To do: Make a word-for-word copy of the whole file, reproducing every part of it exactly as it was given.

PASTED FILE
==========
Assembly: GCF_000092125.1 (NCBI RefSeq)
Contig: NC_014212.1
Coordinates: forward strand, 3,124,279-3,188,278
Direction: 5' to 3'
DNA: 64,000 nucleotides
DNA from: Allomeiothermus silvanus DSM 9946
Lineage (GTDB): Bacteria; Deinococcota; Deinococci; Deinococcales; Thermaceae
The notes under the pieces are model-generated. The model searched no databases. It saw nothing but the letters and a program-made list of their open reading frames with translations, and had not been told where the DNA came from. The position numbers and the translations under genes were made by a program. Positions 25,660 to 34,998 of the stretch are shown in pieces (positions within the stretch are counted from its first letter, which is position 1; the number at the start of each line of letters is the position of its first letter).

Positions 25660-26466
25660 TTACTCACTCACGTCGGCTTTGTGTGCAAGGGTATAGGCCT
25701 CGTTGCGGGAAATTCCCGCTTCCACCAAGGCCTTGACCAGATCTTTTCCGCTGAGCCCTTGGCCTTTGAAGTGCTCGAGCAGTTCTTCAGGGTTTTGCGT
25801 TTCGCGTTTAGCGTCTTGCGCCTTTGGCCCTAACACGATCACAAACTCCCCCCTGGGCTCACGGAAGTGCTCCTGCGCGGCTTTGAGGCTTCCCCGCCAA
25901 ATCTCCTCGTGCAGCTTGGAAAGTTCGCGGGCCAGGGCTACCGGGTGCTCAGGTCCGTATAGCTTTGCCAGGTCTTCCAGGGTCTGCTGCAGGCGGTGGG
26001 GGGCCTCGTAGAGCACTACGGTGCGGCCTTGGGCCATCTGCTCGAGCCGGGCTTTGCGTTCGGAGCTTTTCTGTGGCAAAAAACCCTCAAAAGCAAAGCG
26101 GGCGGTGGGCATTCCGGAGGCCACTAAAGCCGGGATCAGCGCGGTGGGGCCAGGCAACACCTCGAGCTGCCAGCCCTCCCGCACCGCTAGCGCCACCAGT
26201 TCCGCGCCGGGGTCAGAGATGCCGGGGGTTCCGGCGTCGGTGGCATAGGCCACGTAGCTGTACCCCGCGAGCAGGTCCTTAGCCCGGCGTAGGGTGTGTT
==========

Assembly: GCF_000092125.1 (NCBI RefSeq)
Contig: NC_014212.1
Coordinates: forward strand, 3,124,279-3,188,278
Direction: 5' to 3'
DNA: 64,000 nucleotides
DNA from: Allomeiothermus silvanus DSM 9946
Lineage (GTDB): Bacteria; Deinococcota; Deinococci; Deinococcales; Thermaceae
The notes under the pieces are model-generated. The model searched no databases. It saw nothing but the letters and a program-made list of their open reading frames with translations, and had not been told where the DNA came from. The position numbers and the translations under genes were made by a program. Positions 25,660 to 34,998 of the stretch are shown in pieces (positions within the stretch are counted from its first letter, which is position 1; the number at the start of each line of letters is the position of its first letter).

Positions 25660-26466
25660 TTACTCACTCACGTCGGCTTTGTGTGCAAGGGTATAGGCCT
25701 CGTTGCGGGAAATTCCCGCTTCCACCAAGGCCTTGACCAGATCTTTTCCGCTGAGCCCTTGGCCTTTGAAGTGCTCGAGCAGTTCTTCAGGGTTTTGCGT
25801 TTCGCGTTTAGCGTCTTGCGCCTTTGGCCCTAACACGATCACAAACTCCCCCCTGGGCTCACGGAAGTGCTCCTGCGCGGCTTTGAGGCTTCCCCGCCAA
25901 ATCTCCTCGTGCAGCTTGGAAAGTTCGCGGGCCAGGGCTACCGGGTGCTCAGGTCCGTATAGCTTTGCCAGGTCTTCCAGGGTCTGCTGCAGGCGGTGGG
26001 GGGCCTCGTAGAGCACTACGGTGCGGCCTTGGGCCATCTGCTCGAGCCGGGCTTTGCGTTCGGAGCTTTTCTGTGGCAAAAAACCCTCAAAAGCAAAGCG
26101 GGCGGTGGGCATTCCGGAGGCCACTAAAGCCGGGATCAGCGCGGTGGGGCCAGGCAACACCTCGAGCTGCCAGCCCTCCCGCACCGCTAGCGCCACCAGT
26201 TCCGCGCCGGGGTCAGAGATGCCGGGGGTTCCGGCGTCGGTGGCATAGGCCACGTAGCTGTACCCCGCGAGCAGGTCCTTAGCCCGGCGTAGGGTGTGTT